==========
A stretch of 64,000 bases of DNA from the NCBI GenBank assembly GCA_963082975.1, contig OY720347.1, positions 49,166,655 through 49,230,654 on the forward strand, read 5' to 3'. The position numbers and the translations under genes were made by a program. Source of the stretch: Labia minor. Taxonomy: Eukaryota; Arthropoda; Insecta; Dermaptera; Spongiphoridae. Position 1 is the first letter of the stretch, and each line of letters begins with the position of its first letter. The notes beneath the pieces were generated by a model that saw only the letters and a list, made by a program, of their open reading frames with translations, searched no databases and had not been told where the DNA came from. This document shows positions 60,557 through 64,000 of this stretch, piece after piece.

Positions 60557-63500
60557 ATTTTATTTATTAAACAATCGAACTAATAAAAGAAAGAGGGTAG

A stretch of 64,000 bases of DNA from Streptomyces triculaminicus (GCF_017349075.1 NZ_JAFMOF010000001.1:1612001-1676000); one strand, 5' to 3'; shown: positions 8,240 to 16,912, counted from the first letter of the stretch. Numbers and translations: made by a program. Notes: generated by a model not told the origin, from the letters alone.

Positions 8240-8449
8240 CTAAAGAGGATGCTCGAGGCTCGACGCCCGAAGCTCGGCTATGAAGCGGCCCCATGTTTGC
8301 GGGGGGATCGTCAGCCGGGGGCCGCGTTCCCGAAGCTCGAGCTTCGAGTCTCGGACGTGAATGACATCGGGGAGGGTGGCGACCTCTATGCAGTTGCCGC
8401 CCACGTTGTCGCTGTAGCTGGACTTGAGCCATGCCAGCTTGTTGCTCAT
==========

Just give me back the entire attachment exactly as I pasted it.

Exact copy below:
A stretch of 64,000 bases of DNA from the NCBI GenBank assembly GCA_963082975.1, contig OY720347.1, positions 49,166,655 through 49,230,654 on the forward strand, read 5' to 3'. The position numbers and the translations under genes were made by a program. Source of the stretch: Labia minor. Taxonomy: Eukaryota; Arthropoda; Insecta; Dermaptera; Spongiphoridae. Position 1 is the first letter of the stretch, and each line of letters begins with the position of its first letter. The notes beneath the pieces were generated by a model that saw only the letters and a list, made by a program, of their open reading frames with translations, searched no databases and had not been told where the DNA came from. This document shows positions 60,557 through 64,000 of this stretch, piece after piece.

Positions 60557-63500
60557 ATTTTATTTATTAAACAATCGAACTAATAAAAGAAAGAGGGTAG

A stretch of 64,000 bases of DNA from Streptomyces triculaminicus (GCF_017349075.1 NZ_JAFMOF010000001.1:1612001-1676000); one strand, 5' to 3'; shown: positions 8,240 to 16,912, counted from the first letter of the stretch. Numbers and translations: made by a program. Notes: generated by a model not told the origin, from the letters alone.

Positions 8240-8449
8240 CTAAAGAGGATGCTCGAGGCTCGACGCCCGAAGCTCGGCTATGAAGCGGCCCCATGTTTGC
8301 GGGGGGATCGTCAGCCGGGGGCCGCGTTCCCGAAGCTCGAGCTTCGAGTCTCGGACGTGAATGACATCGGGGAGGGTGGCGACCTCTATGCAGTTGCCGC
8401 CCACGTTGTCGCTGTAGCTGGACTTGAGCCATGCCAGCTTGTTGCTCAT